Wednesday, January 14, 2009

Fosco's 2009 Literacy Challenge!

One of Fosco's favorite hobbyhorses is to complain about the death of reading in our society (which he does almost once a year). As you know, Fosco is rather fond of books--so much so, that he spends more time with books than he does with people (and that's just how he likes it, thank you). As Rick Moody once wrote (in Garden State:

Books might be better than people
Fosco is inclined to agree with this. Especially if you change "might be" to "are."

But you don't have to go as far as Fosco with your bibliophilia (or misanthropy) to agree that reading is a good thing for society. A literate population is essential for democracy (and probably for any good kind of civilization), and we ignore that fact at our own peril. And at some point, we're going to have to stop pretending that our country can be governed by someone who hasn't read a book in the past decade (I'm looking at you, Governor MooseMunch). Of course, regular reading is not a sufficient condition to lead this country (because apparently GWB claims to read a lot); however, sophisticated reading skill is clearly one of the necessary conditions to do the job well. Yes, Fosco proudly admits that he is an elitist about reading--and he thinks you should be too.

So you can imagine Fosco's cautious optimism about a recent report from the NEA suggesting that fiction reading increased in 2008. According to this study, almost exactly half of American adults engaged in one act of "literary reading" last year. Literary reading means novels, poems, short stories, etc. Unfortunately, the survey did not distinguish between online reading of these genres and traditional print reading (which may account for some of the increase). That's just one of the omissions in the survey, which also did not differentiate between the genres read nor considered the quality of the reading material. But even though we might like to have that kind of information, there is still cause to celebrate the main finding.

It turns out that this increase is significant as compared with literary reading just six years ago, as this table from the NY Times shows:

Although, reading rates still remain in decline as compared to the early 80s and 90s.

Of course, the chair of the NEA (a Bush appointee) credits this increase to the NEA's own efforts, including a community reading program called "The Big Read." The chair
attributed the increase in literary reading to community-based programs like the “Big Read,” Oprah Winfrey’s book club, the huge popularity of book series like “Harry Potter” and Stephenie Meyer’s “Twilight,” as well as the individual efforts of teachers, librarians, parents and civic leaders to create “a buzz around literature that’s getting people to read more in whatever medium.”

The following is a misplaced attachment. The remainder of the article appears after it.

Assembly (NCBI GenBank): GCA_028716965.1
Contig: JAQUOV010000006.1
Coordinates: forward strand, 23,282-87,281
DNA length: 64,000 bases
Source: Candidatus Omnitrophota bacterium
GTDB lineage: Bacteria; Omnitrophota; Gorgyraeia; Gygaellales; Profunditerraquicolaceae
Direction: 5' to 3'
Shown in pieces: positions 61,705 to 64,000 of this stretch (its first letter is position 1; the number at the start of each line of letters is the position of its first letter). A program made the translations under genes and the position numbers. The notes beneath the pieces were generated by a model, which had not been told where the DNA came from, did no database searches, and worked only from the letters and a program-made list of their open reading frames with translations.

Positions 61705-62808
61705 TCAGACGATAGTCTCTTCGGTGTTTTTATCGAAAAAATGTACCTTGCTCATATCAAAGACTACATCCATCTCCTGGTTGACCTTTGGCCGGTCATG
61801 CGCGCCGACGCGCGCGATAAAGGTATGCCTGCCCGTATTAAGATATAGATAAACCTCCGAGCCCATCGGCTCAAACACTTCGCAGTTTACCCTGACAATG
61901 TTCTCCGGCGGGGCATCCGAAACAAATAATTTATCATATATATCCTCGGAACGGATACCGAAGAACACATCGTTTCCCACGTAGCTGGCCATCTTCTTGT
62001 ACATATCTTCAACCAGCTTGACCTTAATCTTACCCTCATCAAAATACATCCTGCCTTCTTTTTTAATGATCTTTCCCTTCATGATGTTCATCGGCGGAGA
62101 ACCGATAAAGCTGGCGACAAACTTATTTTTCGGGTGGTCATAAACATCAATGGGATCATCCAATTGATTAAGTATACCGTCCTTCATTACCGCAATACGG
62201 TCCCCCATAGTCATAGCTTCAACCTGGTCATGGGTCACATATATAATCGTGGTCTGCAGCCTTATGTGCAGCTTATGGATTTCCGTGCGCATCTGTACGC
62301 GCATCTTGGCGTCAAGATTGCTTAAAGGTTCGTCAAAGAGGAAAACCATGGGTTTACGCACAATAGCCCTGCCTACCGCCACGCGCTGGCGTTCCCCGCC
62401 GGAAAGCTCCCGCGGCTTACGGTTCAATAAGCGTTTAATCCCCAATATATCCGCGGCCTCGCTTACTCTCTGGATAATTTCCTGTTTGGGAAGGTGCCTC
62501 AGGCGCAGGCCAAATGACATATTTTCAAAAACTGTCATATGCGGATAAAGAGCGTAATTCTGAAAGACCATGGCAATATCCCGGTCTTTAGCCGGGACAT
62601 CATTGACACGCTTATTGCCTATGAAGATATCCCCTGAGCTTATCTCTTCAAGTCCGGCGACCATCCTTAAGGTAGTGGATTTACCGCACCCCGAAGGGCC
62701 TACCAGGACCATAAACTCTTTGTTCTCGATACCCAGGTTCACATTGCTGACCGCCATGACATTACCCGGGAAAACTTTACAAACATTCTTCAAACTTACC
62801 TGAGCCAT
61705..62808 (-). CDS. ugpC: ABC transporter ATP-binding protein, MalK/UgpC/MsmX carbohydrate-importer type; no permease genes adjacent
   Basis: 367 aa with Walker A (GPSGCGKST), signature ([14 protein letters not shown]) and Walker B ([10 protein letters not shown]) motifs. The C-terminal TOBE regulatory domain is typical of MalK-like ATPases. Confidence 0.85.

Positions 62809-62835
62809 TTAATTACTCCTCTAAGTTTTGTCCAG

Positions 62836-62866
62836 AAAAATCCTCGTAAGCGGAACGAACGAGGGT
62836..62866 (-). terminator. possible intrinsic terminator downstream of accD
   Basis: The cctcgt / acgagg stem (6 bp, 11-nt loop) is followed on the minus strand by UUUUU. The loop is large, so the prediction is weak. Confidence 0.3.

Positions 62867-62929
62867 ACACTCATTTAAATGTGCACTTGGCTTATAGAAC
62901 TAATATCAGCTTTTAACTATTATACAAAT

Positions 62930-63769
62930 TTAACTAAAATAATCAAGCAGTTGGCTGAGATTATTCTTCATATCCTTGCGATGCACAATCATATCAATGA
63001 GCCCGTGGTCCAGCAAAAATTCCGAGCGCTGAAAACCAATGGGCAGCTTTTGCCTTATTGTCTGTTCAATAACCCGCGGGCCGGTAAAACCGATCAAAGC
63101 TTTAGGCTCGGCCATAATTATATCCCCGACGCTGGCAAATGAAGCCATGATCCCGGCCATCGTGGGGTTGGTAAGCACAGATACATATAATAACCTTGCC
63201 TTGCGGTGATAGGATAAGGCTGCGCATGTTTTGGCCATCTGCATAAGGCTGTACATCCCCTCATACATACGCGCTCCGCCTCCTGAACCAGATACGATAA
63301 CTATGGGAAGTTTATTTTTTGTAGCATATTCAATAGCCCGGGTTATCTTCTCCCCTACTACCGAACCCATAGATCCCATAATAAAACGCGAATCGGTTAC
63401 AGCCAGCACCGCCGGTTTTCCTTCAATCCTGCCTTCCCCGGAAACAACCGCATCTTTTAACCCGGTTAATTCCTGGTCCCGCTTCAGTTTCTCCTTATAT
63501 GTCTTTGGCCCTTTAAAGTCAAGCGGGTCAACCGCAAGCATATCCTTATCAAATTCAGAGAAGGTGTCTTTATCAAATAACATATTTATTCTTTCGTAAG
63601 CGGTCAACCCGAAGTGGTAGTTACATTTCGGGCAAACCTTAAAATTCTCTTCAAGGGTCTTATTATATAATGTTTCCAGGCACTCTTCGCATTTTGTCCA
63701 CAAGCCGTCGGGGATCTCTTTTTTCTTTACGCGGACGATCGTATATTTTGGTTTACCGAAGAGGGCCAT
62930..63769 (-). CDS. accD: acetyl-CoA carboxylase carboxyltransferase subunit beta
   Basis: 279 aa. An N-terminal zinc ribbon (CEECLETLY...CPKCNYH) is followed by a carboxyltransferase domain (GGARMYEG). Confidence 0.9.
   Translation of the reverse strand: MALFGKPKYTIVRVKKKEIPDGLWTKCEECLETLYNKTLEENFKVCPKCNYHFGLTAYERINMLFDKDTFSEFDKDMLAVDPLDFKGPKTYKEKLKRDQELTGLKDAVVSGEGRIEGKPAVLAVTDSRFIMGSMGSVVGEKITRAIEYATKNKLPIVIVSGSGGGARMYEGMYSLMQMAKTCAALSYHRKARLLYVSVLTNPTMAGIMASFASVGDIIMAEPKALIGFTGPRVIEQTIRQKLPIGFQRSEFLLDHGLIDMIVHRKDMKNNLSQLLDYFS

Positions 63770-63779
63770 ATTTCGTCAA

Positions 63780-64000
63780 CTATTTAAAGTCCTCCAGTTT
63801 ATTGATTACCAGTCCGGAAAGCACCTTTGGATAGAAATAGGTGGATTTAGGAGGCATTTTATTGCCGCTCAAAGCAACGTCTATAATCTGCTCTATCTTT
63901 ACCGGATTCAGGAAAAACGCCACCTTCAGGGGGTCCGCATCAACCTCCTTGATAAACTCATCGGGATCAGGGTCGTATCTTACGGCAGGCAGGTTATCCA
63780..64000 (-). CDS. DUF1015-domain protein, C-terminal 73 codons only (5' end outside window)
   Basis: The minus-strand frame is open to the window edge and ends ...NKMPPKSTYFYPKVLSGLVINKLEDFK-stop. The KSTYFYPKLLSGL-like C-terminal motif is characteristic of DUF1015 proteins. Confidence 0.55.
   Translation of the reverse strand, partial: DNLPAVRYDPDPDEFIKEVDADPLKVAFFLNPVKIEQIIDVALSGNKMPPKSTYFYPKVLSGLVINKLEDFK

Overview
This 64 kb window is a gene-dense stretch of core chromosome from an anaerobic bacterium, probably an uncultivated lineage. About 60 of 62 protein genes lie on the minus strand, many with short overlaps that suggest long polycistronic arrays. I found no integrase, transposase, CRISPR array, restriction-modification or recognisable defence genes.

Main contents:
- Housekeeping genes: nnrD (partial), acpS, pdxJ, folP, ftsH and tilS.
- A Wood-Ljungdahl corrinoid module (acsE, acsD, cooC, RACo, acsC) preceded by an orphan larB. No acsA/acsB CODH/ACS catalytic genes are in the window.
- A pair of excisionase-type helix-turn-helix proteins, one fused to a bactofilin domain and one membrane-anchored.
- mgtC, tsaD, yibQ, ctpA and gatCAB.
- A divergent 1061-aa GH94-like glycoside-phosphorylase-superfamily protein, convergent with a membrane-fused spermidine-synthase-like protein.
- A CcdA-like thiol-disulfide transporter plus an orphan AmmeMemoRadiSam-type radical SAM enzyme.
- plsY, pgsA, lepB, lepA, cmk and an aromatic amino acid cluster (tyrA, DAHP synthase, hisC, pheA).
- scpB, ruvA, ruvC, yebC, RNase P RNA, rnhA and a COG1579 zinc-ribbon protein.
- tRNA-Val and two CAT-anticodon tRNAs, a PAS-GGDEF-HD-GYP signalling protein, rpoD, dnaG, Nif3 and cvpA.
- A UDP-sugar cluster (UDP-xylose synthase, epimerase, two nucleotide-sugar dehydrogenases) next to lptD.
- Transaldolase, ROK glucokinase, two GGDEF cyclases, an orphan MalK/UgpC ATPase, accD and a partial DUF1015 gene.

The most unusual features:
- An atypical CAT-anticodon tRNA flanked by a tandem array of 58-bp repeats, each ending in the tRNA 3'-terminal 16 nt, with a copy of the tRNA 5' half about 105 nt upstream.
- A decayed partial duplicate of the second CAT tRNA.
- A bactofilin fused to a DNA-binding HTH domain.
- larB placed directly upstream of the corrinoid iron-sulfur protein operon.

Again, as much as Fosco would love to make snide jokes about the idea of creating a "buzz around literature," he just can't bring himself to quibble with an increase in reading--even if Oprah and the Bush NEA want to take credit for it.

For a more pessimistic (and more knowledgeable) opinion (an opinion that Fosco might share if he weren't trying to be a more positive person in 2009), you should read this post at Caleb Crain's remarkable blog Steamboats Are Ruining Everything. I've admired for many years Crain's scholarly work and was very pleased to come across Crain's blog recently. In fact, I'd been looking for an opportunity to plug it here at Fosco Lives!...

Which brings us to Fosco's 2009 Literacy Challenge! A challenge to you, the Fosco Lives! reader. Fosco is going to assume that anyone who regularly reads this blog has read a book in the last year, even if it was just Gossip Girl. And so, he would like to encourage you all to try to double your reading this year! That's right: double your reading in 2009. Seriously. You already watch enough TV and you spend plenty of time with your dog/kids/significant other. Do something for your brain this year. And if next year the NEA finds that reading increased again in 2009, Fosco will take credit like a muthaf*cker.


Anonymous said...

Oz prefers some people to books... especially a special someone (maybe the person's name rhymes with phosco) that enjoys reading literature.

Anonymous said...

George Bush must read at least a little -- his grades at Yale were better than Al Gore's. AND, unlike Al "is it hot out here?" Gore, Bush walked away with a degree.

Further, GWB's IQ is estimated to be higher than John Kerry, mostly based upon higher military test scores.

So what make you think "W" doesn't read?

The BeeMaster

FOSCO said...

I don't know whether or not GWB has any raw intelligence. But, he doesn't really communicate much intellectual curiosity, does he? Either he's purposefully "dumbing himself down" to appeal to the lowest common denominator; or he's actually not that interested in the life of the mind. I don't think either option is a good thing.

Why do I think he doesn't read? Several reasons:
1. His own advisors have reported that "he's not a big reader."
2. His list of favorite books is hardly very distinguished and seems designed mainly for self-presentational purposes.

Yes, I know that Rove has recently tried to paint Bush as a voracious reader. Maybe that's true. But it's hard to know what is true with this new "Bush Legacy Project."

FOSCO said...

@Oz: Fosco is pretty fond of Oz as well... ;)